Family: ConAgra worker died saving a co-worker
Posted June 10, 2009
Clayton, N.C. — Family members of ConAgra Foods employee Louis Junior Watson said Wednesday they were told he died while helping a co-worker try to escape.
Relatives said coworkers told them Watson, 33, of Clayton, was on his way out of the plant after the 11:30 a.m. explosion on Tuesday.
Watson went back in to help the co-worker.
"He was almost out," said Richard Johnson, the family's pastor. "He went back to help her."
When Watson went back in the building, the structure caved in on both of them, family members said.
Family members said Watson was an employee of ConAgra for 13 years and was an active member of his church. He is survived by his wife and their three teenage children.
"He was a dedicated father, a dedicated husband and a dedicated worker. He put everything he had into his job," said his wife, Terry Watson. "He just loved to help people."
Watson was also a member of the company's safety team. Terry Watson said her husband enjoyed being on the safety team and making sure the building was safe for everyone.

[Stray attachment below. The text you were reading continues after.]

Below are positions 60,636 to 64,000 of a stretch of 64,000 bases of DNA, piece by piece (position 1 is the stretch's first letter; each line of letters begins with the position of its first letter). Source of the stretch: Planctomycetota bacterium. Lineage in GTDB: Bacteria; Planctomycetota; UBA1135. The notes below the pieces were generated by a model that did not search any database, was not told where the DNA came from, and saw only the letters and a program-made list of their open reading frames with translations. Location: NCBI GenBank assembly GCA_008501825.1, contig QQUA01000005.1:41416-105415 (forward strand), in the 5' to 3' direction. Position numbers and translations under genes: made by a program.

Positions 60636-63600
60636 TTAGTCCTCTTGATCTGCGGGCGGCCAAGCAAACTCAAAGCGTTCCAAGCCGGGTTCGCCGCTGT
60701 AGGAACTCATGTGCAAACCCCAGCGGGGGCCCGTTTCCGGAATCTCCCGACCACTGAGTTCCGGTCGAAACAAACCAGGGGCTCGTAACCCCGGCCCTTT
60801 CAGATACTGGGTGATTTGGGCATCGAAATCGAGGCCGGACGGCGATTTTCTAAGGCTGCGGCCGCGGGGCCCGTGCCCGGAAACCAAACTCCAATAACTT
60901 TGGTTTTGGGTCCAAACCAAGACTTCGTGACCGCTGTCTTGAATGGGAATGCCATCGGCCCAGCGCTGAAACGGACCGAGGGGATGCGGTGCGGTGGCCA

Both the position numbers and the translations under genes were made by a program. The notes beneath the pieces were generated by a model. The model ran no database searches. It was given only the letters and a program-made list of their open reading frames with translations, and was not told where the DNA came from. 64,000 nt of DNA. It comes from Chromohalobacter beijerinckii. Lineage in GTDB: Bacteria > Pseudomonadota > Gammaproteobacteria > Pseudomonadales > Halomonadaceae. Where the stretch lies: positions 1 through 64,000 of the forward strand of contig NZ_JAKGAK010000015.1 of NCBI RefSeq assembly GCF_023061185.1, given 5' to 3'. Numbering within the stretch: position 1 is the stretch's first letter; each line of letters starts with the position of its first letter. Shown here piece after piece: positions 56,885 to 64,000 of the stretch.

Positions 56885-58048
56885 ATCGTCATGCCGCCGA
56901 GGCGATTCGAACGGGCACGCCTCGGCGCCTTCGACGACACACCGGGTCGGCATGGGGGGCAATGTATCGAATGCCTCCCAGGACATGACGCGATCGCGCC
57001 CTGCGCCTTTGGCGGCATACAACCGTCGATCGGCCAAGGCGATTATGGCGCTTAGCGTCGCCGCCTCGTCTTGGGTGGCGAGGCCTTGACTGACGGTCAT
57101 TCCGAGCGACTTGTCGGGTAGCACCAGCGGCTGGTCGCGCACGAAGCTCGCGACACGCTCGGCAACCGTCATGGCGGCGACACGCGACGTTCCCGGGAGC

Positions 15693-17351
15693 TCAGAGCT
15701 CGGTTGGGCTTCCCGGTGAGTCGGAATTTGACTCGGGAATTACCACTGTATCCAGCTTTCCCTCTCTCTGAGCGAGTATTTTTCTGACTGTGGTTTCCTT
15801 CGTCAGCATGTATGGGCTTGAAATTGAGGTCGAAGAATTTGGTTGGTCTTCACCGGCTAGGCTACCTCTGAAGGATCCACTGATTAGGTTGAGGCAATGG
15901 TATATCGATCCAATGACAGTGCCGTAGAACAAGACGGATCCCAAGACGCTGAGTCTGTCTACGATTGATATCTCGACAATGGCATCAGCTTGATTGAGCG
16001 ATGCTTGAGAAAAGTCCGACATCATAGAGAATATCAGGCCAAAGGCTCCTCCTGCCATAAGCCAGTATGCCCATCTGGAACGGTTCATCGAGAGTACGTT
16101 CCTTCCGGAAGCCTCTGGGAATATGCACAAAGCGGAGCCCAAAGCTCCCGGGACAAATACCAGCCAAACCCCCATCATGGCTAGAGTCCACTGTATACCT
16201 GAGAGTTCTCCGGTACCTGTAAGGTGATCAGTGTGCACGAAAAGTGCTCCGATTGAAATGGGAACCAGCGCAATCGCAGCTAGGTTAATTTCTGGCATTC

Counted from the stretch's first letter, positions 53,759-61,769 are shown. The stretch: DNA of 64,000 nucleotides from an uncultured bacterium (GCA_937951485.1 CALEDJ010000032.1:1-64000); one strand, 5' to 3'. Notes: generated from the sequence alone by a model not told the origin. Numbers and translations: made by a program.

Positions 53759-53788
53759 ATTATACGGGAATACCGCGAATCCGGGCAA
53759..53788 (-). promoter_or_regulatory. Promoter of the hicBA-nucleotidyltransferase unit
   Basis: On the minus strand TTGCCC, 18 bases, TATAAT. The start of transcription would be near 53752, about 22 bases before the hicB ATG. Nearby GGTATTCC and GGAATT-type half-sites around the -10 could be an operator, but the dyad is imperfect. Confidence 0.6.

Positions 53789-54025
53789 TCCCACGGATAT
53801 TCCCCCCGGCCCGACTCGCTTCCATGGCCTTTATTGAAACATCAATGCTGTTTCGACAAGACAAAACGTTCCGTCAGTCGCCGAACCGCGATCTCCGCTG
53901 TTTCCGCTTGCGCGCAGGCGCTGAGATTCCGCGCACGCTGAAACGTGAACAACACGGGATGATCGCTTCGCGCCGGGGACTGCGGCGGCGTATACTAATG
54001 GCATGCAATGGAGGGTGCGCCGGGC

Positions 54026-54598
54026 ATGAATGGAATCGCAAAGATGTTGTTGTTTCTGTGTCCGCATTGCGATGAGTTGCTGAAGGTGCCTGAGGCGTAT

Watson was among the nearly 300 workers in the plant at 4851 Jones Sausage Road when the explosion occurred. Many suffered from exposure to toxic fumes from ammonia leaks and some also suffered severe burns, authorities said.
He was one of three workers to die in the explosion. The other victims were identified as Barbara McLean Spears, 43, of Dunn, and Rachel Mae Poston-Pulley, 67, of Clayton.
ConAgra officials said they would take care of medical expenses and funeral expenses. Employees also will continue to be paid for the foreseeable future, officials said.
ConAgra officials have set up a fund to help employees and their families who need extra assistance. The company is asking its 25,000 nationwide employees to contribute. ConAgra's corporate office is donating $100,000 to the fund.
Local clergy and community leaders will host a candlelight vigil for ConAgra victims at 8 p.m. Friday at Wake Baptist Grove, 302 E. Main St. in Garner. The public is invited to attend. People are encouraged to bring their own candles.